Dacia Duster Review (2013)
Already very successful elsewhere in Europe, especially in France where you see lots of them on the road.7 May 2013
Romanian car brand Dacia, owned by Renault-Nissan, is best known for its little Sandero hatchback with a bargain basement price tag. Here is another of the company’s equally price-conscious models. The Dacia Duster is a practical SUV, built in India, and selling for a very modest outlay. How does a starting price below £9,000 sound for a rugged-looking five-seater that healthily undercuts any of its rivals on cost and is simply stonking value for money? Or a few quid change from £13,000 for a strongly-performing diesel version with top-level trim and equipment?
Already very successful elsewhere in Europe, especially in France where you see lots of them on the road, the Duster is now just starting to gain a following here in the UK. It is wooing buyers with its price, practicality and pleasantly chunky styling. It may not be the prettiest thing around but it scores lots of brownie points for versatility. Smooth manners make it at home in urban areas, and it performs robustly enough for long-haul on a motorway, but it is also rugged enough not to look out of place in the country. It is an all-round practical family car.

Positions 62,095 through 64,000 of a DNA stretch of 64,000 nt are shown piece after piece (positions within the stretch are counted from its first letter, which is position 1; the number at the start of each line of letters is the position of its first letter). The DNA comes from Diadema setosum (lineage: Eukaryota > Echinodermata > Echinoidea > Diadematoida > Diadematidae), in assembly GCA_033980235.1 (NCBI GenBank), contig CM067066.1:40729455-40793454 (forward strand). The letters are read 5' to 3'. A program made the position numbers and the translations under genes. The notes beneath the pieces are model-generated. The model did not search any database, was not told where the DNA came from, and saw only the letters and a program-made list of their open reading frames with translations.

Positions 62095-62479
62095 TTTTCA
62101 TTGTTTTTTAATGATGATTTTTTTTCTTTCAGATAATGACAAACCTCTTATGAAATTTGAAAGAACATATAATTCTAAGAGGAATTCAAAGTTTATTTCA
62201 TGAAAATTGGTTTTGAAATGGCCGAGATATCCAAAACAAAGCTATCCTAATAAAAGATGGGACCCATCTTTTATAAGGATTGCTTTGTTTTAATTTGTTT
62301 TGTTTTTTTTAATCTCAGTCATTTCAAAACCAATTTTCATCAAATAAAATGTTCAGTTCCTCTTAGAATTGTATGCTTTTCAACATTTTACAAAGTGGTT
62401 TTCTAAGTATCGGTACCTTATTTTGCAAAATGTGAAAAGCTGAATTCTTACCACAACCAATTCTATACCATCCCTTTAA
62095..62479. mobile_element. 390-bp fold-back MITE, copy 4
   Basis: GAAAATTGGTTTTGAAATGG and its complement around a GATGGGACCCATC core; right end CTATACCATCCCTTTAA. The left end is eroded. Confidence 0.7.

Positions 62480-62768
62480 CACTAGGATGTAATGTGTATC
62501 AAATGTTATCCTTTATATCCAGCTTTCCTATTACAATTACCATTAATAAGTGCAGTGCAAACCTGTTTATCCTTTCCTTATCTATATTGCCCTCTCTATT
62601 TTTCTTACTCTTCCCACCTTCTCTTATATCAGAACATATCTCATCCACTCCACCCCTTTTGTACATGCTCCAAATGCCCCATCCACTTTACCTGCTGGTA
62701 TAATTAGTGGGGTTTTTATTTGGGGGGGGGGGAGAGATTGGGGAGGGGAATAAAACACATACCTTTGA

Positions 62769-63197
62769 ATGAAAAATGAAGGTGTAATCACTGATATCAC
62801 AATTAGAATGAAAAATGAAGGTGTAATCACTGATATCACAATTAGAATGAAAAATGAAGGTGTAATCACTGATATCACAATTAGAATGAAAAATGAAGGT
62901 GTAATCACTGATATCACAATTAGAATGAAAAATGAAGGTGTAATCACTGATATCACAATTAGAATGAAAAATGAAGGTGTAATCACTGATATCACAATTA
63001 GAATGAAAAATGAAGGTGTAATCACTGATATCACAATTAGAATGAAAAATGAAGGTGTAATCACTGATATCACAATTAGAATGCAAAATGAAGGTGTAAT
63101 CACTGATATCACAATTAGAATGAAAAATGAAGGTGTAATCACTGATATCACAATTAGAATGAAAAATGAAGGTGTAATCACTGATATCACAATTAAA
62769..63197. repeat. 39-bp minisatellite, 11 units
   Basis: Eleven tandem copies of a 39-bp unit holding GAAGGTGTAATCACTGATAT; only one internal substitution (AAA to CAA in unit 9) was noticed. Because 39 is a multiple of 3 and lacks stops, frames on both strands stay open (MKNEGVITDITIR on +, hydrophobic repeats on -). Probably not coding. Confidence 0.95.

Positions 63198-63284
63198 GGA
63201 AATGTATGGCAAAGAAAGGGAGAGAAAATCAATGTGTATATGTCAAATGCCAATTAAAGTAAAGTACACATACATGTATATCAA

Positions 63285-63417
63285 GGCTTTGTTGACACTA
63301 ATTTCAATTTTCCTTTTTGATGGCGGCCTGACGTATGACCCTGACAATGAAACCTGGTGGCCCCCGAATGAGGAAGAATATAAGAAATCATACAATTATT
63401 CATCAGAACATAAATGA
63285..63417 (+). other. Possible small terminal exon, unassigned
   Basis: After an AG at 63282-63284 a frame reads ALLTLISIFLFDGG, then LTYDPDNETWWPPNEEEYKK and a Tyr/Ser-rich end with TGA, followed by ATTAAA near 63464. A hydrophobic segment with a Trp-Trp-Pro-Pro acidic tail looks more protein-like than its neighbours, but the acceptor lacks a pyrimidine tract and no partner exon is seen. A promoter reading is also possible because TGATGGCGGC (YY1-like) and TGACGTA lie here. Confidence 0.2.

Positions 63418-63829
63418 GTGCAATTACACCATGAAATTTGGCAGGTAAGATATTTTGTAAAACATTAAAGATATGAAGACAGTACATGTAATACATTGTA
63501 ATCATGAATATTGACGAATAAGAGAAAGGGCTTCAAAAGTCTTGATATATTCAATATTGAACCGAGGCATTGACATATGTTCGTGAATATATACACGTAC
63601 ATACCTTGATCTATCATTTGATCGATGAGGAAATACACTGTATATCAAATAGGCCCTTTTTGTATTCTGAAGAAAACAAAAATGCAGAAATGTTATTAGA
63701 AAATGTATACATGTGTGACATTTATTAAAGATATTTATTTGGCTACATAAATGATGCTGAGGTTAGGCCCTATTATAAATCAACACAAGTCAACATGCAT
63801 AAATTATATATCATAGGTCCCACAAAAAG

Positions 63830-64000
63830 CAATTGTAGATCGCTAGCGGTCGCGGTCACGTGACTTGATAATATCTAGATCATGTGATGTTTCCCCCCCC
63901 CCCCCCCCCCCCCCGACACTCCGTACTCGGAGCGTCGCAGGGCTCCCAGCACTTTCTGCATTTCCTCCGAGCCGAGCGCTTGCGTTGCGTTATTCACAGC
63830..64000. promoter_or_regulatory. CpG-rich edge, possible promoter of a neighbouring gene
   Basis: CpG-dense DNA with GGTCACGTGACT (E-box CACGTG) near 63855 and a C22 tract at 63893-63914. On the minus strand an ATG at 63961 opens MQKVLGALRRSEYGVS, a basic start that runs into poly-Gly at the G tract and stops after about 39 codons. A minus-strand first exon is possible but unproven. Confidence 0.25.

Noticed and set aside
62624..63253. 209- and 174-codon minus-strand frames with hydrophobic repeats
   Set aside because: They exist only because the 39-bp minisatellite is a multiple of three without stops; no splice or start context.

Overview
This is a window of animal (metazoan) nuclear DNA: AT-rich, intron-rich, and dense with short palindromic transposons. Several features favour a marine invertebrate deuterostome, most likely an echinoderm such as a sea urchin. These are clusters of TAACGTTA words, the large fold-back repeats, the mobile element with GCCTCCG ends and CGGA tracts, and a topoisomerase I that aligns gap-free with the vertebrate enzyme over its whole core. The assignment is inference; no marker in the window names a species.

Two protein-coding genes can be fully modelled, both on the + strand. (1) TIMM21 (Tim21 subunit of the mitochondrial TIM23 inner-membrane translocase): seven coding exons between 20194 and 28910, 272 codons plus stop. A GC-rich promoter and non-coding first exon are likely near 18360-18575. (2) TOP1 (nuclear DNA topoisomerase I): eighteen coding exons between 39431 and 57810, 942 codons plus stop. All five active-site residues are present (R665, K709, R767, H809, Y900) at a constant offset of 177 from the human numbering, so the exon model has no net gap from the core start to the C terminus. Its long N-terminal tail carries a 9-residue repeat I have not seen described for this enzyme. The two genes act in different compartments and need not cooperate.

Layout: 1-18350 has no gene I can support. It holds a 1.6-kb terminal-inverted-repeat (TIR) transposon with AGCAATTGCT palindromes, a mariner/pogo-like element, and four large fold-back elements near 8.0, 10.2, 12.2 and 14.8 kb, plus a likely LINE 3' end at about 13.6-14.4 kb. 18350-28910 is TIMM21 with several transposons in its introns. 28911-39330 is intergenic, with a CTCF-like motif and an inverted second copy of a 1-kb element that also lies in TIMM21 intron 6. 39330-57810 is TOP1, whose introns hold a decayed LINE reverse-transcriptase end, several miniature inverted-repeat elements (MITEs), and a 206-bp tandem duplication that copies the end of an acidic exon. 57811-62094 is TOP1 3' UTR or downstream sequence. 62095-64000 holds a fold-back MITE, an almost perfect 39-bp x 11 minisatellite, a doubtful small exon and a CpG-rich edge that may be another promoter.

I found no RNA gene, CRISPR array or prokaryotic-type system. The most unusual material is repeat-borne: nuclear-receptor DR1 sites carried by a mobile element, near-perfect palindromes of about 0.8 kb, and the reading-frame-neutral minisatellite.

You can have a Duster with a petrol or diesel engine, and either front-wheel-drive like this one or as a 4x4. The range starts with a 1.6 litre petrol engine, two-wheel-drive and basic Access trim at a remarkable £8,995, then comes the 1.5 litre dCi diesel with two-wheel-drive and mid-level Ambiance trim at £11,495, and this 1.5 dCi 4x2 in top-level Laureate trim is £12,995. Specifying a Duster with four-wheel-drive adds £2,000 to the price, so the flagship Duster is a 1.5 dCi Laureate 4WD at £14,995. That is still thousands of £s less expensive than any other vehicle of a similar type and performance.
Even the entry-level petrol-engined Duster is a decent performer with a 0-62 acceleration time of 11.5 seconds but with very reasonable fuel economy at just under 40 mpg on the combined figure. This diesel model is capable of doing over a ton flat out, and can sprint to 60 mph in 11.8 seconds, but still manages an official combined fuel figure of 56.5 mpg, so running costs should be reasonable.
Its engine is a 1,461 cc, four-cylinder, eight-valve turbodiesel unit, with a power output of 106 bhp at 4,000 rpm, and peak torque of 177 lb ft at 1,750 rpm. The CO2 emissions are 130 g/km, putting it in band D for the annual road tax. The car weighs 1.2 tonnes and has a towing capacity of 1,200 kg.